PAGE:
It's disturbing to me. You and I both know these people are not buying up
snakeheads because they are dedicated aquarists with a genuine interest in
the family Channidae. They're buying them because they're suddenly a cool,
trendy fish to have. How many of these fish will be well cared for once they
get too big for their tanks?
> I seen on the TV here as well. They reported someone said they let them go
> in there. What is going on? I thought this specie was one that was sold as
> a food fish, not the ones in pet stores.
According to the Washington Post, the individual bought 2 northern
snakeheads from an Asian fish market in NYC to make soup for his ailing
sister. Northern snakeheads are prized in Hong Kong for their flavor and
curative properties. By the time the fish arrived, the sister had recovered,
so the man simply plopped them into an aquarium until they got too big.
Interestingly, the Baltimore Sun is not reporting this. Instead, the
Baltimore paper is saying that a "hobbyist" bought the snakeheads from New
York, with no mention of an ailing sister or an Asian fish market.
Apparently, the Wash. Post has a contact inside Maryland DNR, and even got
the person's name, but has not revealed it. On the news yesterday, Maryland
DNR was neither confirming nor denying reports that the fish were bought to
make soup. It was funny: Eric Schwaab, head of DNR Fisheries, referred to
the person as "he" in a TV interview, then quickly, and clumsily added, "I
mean, he...or...she!" My guess is that DNR is bending over backwards to
protect this person's identity.
> this newscast made me believe, but possibly was misinforming that this
> is a the species known as the red snakehead sold in almost all pet shops
> that carry something more than guppies and goldfish.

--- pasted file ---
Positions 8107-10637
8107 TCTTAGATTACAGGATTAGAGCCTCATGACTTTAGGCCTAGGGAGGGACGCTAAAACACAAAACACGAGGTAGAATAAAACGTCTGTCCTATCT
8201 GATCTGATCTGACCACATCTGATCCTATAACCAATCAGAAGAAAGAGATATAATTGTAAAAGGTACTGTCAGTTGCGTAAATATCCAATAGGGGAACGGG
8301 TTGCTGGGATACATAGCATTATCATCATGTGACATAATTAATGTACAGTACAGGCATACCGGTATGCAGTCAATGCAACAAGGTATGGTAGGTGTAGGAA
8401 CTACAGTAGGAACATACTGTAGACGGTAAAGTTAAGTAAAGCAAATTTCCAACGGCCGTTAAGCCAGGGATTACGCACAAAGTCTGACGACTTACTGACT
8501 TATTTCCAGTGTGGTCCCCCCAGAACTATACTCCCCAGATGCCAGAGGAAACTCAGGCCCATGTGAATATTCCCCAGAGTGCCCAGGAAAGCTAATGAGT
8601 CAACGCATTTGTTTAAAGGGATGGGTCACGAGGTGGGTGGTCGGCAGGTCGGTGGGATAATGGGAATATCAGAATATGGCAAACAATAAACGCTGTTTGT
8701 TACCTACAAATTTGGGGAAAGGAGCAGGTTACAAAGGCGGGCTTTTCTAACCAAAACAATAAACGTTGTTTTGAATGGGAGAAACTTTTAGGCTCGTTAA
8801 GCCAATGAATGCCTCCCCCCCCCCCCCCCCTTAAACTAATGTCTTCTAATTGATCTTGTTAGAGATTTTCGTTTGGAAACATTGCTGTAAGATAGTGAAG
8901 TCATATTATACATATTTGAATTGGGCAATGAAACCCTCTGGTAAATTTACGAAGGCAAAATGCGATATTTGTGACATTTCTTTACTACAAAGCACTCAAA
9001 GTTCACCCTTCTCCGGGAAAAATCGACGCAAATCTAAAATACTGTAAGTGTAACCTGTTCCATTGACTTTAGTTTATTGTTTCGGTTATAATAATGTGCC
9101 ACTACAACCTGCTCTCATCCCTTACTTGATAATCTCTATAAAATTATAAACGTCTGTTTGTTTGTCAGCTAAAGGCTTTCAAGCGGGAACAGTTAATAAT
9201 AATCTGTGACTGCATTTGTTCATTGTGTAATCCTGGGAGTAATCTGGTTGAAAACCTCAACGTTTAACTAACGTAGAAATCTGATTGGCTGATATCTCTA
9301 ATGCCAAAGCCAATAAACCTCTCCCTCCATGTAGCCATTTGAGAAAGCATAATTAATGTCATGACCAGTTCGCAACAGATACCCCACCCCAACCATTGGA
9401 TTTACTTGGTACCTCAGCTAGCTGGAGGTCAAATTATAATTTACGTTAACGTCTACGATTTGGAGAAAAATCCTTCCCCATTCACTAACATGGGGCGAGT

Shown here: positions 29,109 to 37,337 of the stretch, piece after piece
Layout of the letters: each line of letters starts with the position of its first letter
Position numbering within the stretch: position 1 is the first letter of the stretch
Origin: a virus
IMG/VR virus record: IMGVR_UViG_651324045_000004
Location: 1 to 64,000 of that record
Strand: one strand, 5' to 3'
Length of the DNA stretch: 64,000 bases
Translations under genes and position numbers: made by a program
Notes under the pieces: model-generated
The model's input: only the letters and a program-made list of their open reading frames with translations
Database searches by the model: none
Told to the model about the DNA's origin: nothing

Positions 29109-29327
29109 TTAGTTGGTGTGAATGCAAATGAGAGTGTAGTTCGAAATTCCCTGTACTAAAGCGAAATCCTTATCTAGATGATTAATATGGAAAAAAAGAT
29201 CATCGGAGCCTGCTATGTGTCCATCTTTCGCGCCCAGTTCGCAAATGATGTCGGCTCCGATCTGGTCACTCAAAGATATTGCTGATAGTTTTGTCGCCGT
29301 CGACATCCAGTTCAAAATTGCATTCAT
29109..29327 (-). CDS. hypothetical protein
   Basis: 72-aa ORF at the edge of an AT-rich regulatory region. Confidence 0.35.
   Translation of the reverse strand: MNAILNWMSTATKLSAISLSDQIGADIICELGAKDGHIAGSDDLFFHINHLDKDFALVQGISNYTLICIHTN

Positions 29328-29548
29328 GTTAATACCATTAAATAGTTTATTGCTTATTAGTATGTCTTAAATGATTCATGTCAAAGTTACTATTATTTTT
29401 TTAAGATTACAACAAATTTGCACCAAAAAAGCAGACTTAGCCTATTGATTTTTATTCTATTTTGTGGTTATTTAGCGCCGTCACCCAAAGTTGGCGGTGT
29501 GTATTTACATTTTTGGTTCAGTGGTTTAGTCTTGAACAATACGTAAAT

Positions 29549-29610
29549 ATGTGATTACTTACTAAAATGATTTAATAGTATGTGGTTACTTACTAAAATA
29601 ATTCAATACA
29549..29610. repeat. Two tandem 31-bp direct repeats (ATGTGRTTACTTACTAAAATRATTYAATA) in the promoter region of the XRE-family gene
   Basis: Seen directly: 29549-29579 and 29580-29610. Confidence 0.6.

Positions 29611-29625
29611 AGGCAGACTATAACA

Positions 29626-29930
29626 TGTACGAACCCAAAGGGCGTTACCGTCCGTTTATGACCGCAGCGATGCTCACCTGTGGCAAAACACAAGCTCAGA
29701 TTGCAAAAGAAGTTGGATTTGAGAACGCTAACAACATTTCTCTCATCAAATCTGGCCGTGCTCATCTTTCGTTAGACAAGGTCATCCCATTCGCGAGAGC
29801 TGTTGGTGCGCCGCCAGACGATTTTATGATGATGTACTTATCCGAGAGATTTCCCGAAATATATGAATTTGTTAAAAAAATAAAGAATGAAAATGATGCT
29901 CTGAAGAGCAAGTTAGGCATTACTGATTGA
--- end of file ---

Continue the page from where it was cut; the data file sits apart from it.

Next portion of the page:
A lot of the b-roll footage shows red snakeheads taped from inside pet
shops. But the species from the pond has been confirmed as a northern
snakehead, usually not an aquarium species, but often sold in Asian fish
> Could it be this person who released them just said that to get their
> fifteen minutes of fame?
Since the person has remained anonymous, I doubt it.
> even if there are stiff penalties and time to be served for this action,
> someone may come forward and say they are the one that did it anyways.
There will be no penalities. Since the snakeheads were released over 2 years
ago, the statute of limitations has expired. Even if the person were able to
be charged, the penalty if a ticket and a measly $40 fine.
BTW, NANFA Board director Bob Bock has written an editorial about releasing
aquarium fishes that is appearing in the OpEd section of this Sunday's
/"Unless stated otherwise, comments made on this list do not necessarily
/ reflect the beliefs or goals of the North American Native Fishes
/ This is the discussion list of the North American Native Fishes Association
/ nanfa_at_aquaria.net. To subscribe, unsubscribe, or get help, send the word
/ subscribe, unsubscribe, or help in the body (not subject) of an email to
/ nanfa-request_at_aquaria.net. For a digest version, send the command to
/ nanfa-digest-request_at_aquaria.net instead.
/ For more information about NANFA, visit our web page, http://www.nanfa.org